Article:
We are made for relationship, community and fellowship. Liking, commenting and hearting on social media can never replace face to face relationship. Make time in your busy schedule to connect with your people.

Don’t just take my word for it…research shows connections with others increases happiness, better health and a longer life. So, get your calendar out and schedule some time with the people you love.



Shaken Foundations

“That house … did not fall, because it had its foundation on the rock.” (Matthew 7:25).  Western Oregon sees a lot of rain. As a result, some houses that are built near streams and rivers will slide down the muddy banks, collapsing into a heap of rubble.

Jesus uses this imagery to describe the tragedy of a life built on a poor foundation. The sandy foundation Jesus warns against is that of a life seeking placing our feet on the things of this world thinking they will remain stable.  I don’t want you to forget that as foundations are being shattered people will begin looking for solid footing…as believers we have that in the GOSPEL!!  May we offer that hope up to others.

1 Peter 2:4-6 tells us, Jesus himself is the true rock, the sure foundation. He lived the life of perfection that we cannot live, and he gave up his life so that we can live. Because he took on our punishment, we can build our lives on Jesus and be assured that we will never taste the shame of our guilt and failure before God.

Are you building your life on the solid foundation of Jesus Christ?  We might be living in a “new normal” but our mission hasn’t changed…we must stay together.  I pray you don’t get tired of hearing these words.  I will be touching on this often and asking you to pray for the unity of our church and the church at large!  We have a foundation the world desperately needs right now!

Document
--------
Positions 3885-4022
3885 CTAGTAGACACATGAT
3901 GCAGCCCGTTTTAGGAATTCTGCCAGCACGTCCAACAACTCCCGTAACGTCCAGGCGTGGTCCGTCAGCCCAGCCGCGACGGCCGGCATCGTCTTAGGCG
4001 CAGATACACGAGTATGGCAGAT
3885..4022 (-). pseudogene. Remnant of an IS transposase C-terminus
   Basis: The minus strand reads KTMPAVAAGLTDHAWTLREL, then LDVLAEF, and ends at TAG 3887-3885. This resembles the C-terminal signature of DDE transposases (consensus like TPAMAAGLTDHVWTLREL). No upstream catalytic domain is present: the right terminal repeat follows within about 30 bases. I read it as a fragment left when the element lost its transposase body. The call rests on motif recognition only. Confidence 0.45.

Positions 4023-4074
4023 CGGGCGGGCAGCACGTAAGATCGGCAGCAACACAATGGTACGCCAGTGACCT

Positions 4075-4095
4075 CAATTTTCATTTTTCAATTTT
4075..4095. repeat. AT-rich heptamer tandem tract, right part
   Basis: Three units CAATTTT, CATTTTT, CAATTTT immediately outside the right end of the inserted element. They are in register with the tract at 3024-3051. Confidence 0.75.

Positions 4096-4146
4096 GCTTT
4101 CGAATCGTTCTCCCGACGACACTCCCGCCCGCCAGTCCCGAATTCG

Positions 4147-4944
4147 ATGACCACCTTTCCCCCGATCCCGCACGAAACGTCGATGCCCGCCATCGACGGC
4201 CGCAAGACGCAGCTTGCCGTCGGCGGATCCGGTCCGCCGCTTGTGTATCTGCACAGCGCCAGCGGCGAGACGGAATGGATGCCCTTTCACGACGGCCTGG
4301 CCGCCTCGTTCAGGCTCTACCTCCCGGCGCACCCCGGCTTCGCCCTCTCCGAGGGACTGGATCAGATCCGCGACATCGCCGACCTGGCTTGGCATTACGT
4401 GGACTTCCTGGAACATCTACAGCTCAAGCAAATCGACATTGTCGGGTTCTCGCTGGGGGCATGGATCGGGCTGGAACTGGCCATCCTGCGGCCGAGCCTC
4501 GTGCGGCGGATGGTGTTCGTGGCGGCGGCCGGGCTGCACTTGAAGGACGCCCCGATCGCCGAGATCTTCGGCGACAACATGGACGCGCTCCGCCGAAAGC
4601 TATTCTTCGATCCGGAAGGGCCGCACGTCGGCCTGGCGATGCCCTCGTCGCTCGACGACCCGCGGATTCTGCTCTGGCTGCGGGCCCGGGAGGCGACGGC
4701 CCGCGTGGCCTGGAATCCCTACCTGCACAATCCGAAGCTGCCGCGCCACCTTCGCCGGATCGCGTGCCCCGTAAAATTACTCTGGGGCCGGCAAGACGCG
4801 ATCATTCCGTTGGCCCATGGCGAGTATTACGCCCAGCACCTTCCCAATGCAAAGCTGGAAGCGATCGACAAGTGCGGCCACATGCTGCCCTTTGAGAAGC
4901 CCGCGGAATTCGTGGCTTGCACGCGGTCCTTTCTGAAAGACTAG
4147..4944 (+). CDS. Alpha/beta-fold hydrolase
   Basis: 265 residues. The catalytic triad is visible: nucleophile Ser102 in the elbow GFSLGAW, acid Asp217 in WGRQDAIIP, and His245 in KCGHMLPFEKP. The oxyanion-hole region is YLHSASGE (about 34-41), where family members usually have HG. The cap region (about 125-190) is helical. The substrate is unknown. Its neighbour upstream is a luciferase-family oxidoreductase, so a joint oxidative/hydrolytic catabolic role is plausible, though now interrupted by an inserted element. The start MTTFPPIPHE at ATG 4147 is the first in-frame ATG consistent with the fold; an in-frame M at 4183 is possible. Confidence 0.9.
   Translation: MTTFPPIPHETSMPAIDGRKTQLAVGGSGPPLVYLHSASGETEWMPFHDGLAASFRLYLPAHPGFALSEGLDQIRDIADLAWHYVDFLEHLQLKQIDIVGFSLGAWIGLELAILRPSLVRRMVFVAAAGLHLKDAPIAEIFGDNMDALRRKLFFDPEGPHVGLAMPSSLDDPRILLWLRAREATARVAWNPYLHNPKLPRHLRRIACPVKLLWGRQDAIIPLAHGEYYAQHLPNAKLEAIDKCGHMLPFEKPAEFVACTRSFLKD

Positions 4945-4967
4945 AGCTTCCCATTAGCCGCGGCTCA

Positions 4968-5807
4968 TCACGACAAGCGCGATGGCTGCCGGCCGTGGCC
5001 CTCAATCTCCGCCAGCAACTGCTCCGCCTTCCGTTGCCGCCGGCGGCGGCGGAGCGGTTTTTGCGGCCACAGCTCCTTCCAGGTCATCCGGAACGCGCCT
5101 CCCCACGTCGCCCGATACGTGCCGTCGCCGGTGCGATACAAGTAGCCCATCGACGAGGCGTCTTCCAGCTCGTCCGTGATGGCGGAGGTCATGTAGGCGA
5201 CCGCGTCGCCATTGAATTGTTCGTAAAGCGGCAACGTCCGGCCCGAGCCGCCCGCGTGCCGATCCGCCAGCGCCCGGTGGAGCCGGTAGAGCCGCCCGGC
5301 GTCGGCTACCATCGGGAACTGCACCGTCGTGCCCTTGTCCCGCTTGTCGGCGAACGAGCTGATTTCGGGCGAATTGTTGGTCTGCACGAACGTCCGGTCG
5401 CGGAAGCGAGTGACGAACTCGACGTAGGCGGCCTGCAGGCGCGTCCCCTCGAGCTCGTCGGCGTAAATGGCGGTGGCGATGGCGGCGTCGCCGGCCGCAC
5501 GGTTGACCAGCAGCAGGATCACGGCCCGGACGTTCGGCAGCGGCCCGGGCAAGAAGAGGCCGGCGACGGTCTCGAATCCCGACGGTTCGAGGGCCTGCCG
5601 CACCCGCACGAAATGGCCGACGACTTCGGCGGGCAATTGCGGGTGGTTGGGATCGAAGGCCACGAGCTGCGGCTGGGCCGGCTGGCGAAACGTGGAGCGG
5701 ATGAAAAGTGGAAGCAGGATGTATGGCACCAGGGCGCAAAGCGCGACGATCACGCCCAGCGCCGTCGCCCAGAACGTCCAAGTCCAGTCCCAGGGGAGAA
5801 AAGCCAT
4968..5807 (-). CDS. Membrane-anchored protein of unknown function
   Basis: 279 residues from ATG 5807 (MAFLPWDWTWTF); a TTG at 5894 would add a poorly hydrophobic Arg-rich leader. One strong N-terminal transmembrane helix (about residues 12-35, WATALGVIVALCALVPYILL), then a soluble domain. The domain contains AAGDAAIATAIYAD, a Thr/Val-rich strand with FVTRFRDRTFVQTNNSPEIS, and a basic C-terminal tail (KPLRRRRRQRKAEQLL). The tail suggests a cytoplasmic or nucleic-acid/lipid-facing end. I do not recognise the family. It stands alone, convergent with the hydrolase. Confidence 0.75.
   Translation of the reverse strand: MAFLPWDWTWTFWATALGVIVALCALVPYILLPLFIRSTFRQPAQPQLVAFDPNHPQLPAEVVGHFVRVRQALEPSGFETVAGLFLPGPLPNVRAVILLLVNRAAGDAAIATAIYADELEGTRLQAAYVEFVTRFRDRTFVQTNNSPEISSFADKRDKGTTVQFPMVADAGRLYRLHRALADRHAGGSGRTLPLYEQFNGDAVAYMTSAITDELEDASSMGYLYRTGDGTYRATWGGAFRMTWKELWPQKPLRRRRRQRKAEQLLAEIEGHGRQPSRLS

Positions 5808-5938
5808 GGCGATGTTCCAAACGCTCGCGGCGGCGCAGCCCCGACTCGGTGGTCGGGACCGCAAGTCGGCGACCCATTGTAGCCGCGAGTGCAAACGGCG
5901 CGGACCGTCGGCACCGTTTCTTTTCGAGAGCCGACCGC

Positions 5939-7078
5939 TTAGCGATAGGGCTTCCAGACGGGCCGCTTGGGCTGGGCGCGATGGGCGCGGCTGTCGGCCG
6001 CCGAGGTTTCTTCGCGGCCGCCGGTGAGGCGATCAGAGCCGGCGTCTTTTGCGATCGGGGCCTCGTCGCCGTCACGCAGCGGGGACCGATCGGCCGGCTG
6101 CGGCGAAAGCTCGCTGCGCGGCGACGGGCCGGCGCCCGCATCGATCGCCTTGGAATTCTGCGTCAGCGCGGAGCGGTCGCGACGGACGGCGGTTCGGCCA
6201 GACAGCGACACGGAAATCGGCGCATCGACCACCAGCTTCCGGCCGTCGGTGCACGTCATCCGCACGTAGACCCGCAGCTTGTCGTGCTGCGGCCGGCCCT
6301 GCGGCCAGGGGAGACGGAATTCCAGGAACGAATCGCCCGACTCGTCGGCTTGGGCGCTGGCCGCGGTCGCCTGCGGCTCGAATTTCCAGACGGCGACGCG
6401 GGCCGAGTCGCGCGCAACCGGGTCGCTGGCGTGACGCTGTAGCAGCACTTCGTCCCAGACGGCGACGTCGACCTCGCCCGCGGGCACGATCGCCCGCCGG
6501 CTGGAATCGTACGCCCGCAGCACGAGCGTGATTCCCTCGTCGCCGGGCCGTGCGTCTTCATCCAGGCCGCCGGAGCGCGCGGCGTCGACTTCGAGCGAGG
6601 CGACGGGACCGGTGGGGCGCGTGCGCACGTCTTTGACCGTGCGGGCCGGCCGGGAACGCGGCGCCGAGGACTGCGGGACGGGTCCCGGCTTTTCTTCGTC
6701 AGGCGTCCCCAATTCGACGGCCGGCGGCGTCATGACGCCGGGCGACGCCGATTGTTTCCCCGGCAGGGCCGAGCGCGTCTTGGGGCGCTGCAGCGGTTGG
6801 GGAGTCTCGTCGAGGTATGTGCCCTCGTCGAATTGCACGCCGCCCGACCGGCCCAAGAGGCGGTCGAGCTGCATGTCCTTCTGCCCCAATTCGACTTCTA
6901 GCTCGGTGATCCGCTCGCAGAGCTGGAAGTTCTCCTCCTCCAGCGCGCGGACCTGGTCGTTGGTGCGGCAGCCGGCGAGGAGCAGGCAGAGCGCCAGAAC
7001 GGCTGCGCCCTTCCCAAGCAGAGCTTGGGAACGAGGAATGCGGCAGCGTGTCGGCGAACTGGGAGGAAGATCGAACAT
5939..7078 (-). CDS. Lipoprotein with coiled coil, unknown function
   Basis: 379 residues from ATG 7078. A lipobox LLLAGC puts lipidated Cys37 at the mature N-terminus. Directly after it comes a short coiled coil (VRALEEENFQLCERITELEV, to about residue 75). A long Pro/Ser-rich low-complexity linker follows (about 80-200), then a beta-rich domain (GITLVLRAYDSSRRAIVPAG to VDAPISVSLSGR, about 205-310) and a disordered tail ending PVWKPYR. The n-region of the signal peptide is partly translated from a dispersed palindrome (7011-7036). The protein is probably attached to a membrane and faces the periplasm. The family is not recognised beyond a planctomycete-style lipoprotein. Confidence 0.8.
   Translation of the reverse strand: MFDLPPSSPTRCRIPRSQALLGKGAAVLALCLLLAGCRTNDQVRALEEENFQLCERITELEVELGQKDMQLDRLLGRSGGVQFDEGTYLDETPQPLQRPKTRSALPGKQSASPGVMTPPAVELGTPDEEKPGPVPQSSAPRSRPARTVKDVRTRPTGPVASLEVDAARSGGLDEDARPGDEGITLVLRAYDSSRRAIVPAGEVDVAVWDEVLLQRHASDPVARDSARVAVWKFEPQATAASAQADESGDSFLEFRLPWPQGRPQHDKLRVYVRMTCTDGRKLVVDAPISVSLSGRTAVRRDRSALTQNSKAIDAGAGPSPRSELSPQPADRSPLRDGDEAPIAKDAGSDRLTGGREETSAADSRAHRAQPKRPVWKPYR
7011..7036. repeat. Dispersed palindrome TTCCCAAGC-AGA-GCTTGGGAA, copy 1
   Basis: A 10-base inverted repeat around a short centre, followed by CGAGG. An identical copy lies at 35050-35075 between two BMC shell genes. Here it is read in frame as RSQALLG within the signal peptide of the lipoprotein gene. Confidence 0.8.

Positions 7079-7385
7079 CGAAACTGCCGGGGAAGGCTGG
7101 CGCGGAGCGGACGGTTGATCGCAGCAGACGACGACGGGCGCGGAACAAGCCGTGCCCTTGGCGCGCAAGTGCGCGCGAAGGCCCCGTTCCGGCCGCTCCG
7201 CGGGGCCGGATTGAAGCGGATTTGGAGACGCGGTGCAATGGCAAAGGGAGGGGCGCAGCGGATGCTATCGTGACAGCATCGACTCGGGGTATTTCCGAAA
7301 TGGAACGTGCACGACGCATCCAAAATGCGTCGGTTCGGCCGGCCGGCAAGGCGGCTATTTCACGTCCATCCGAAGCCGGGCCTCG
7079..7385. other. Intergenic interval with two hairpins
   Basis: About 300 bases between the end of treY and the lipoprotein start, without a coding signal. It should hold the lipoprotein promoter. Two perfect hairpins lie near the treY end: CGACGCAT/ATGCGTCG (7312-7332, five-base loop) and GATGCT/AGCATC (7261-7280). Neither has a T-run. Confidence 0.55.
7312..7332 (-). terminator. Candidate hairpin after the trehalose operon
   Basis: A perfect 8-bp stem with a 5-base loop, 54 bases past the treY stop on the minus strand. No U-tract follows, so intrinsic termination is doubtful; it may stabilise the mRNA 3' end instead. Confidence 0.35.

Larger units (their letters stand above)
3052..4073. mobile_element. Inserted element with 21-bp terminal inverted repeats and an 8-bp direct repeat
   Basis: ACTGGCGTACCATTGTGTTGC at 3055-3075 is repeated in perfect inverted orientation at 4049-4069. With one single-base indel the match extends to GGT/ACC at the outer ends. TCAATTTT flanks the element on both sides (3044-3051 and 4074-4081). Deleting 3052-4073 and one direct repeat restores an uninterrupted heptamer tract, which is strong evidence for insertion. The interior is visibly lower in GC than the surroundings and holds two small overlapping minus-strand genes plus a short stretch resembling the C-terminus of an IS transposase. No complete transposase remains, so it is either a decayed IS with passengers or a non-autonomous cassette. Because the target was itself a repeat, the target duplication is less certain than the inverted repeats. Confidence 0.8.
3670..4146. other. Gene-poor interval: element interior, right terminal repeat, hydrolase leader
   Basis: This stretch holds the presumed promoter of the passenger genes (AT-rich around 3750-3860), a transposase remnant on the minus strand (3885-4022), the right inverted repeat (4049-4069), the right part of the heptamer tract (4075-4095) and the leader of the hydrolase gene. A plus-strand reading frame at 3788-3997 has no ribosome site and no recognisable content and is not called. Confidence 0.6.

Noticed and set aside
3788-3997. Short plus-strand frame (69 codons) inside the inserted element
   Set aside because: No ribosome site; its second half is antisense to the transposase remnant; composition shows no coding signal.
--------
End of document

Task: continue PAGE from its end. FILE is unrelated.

New Normal ~ Same Mission

Termites may be hard to love, but they’re easy to admire. Termite mounds can reach as high as thirty feet. Based on their tiny size, that’s the equivalent of humans building something twice as tall as the 2,722-foot Burj Khalifa, in Dubai. The interior of a termite mound is an intricate structure of interweaving tunnels and passageways, radiating chambers, galleries, archways, and spiral staircases.

To build a mound, termites move vast quantities of mud and water. In the course of a year, eleven pounds of termites can move about three hundred and sixty-four pounds of dirt and thirty-three hundred pounds of water. The point of all this construction is not to have a place to dwell—the colony lives in a nest six to seven feet below the mound—but to be able to breathe. The mound acts as a lung for the colony, managing the exchange of gases, leveraging small changes in wind speed to inhale and exhale.

Termites appear to do all this without any centralized planning: there are no architects, engineers, or blueprints. The termite mound isn’t just a building. It’s much more like a body, a self-regulating organic process that always reacts to its changing environment. Scientists claim that individual termites are not very intelligent. They lack memory and the ability to learn. Put a few termites into a Petri dish and they wander around aimlessly. But put enough termites together, in the right conditions, and they will build you a cathedral.

Church…we may be experiencing a “new normal” but our mission has not changed!  We are a royal priesthood…representatives for a mighty God!  We are to make disciples of all nations…tiny embassies of light!  Great things can be accomplished when God’s people, weak though we are individually, work together in unity.

I just want to remind you today in the midst of a very polarizing time…if we do not stay untied upon the foundation of Jesus the mission suffers.  Moving forward in this unprecedented time in history we (the church) have a profound opportunity to remain untied all to His glory.  Easy?  No.  Necessary.  No doubt.  So how do we continue to move forward in mission in such a divided time?  It will only be possible through the power of the Holy Spirit.  May we keep pour eyes fixed on Jesus and continue to ask Him to guide us along.